From investigating serious crimes in rural Alberta to training Afghani police forces, Insp. Ray Noble brings a wealth of experience to Red Deer city RCMP.
Last month, Noble became the new detachment commander, becoming responsible for about 125 Mounties. He replaces Insp. George Stephenson, who is being transferred to take over the Grande Prairie detachment.
Noble said he’s glad to be stationed in a centre that’s closer to his children.
He and his wife Julianne have two grown children, a son in Calgary and a daughter in Saskatoon.
He’s also working under Supt. Brian Simpson, district commander overseeing both Noble’s office and the one manned by Staff Sgt. Gord Glasgow at Red Deer rural RCMP.
“He (Simpson) was one of the reasons I accepted the position,” Noble said. “He’s very experienced and well regarded.”
Noble’s own career spans nearly 29 years. He’s worked in nine Canadian communities — from Prince Rupert to Whitehorse to Ottawa.
And he’s done it all, including traffic, First Nation policing and organized crime through the Proceeds of Crime unit. He’s been detachment commander before, too.
Noble said he’s keen to see Mounties develop their potential — a practice already supported by Simpson and Stephenson over the past few years.
“You want to ensure your members receive training and exposure to best practices,” he said. “The more effort you put into this, then it becomes a good place to come to for opportunities.”
Giving staff a range of training possibilities makes a difference to the public, too, Noble added.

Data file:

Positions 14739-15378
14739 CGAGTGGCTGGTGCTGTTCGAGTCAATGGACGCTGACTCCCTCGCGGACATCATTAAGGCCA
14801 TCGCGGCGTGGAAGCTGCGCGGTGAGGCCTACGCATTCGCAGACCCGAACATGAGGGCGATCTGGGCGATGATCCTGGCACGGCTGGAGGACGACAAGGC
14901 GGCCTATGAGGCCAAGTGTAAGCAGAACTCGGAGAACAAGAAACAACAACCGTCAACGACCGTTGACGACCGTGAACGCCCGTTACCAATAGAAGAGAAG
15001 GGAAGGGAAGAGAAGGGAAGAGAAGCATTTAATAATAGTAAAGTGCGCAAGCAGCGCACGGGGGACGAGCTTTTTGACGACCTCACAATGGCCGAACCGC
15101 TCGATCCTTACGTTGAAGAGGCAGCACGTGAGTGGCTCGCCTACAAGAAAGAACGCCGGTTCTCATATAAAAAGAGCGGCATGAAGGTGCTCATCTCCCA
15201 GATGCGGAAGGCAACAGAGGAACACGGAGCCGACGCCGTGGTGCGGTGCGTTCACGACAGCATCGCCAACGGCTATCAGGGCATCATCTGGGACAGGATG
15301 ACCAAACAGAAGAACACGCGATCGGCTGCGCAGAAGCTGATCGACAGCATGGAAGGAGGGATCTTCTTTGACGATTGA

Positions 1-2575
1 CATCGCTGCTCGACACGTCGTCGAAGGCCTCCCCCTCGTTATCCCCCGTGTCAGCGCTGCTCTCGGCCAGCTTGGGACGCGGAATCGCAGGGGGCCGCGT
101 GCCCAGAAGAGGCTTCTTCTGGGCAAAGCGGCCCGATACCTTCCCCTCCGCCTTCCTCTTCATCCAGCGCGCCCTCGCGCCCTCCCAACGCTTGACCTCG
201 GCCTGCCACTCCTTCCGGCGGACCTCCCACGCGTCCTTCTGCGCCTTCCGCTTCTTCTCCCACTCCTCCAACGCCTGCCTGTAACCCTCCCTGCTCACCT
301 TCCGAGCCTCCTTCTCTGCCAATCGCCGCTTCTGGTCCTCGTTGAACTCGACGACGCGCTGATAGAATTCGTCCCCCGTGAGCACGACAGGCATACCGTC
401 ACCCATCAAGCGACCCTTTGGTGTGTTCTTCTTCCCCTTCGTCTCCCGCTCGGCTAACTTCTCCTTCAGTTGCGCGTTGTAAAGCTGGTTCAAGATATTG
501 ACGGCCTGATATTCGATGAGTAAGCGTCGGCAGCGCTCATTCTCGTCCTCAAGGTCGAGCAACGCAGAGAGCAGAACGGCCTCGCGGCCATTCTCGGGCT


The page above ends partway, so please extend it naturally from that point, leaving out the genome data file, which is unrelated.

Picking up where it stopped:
“You come to work and you are more positive. You put more effort into your work and everyone can see that.”
One thing Red Deer residents shouldn’t expect with Noble are big-scale changes. Making small incremental changes — with goals in mind — is his game plan.
“As the city grows, we’ll need to establish more of a presence to maintain quick response times,” Noble said.
That could mean more precincts, like the recently opened police/fire station on 67th Street. He’s also glad to see the RCMP office at 45th Street and 51st Avenue is being built for future needs as well.
During his one-year stint in Afghanistan, which ended last February, he realized just how different police work can be. Some Afghani officers lived in barracks at the stations they worked at.
They’d stay there for months without seeing family, and sometimes with no pay due to corruption.
And the U.S. military, who he was embedded with, were good at setting goals and accomplishing them.
“It taught me not to jump to conclusions,” he said of his overseas mission.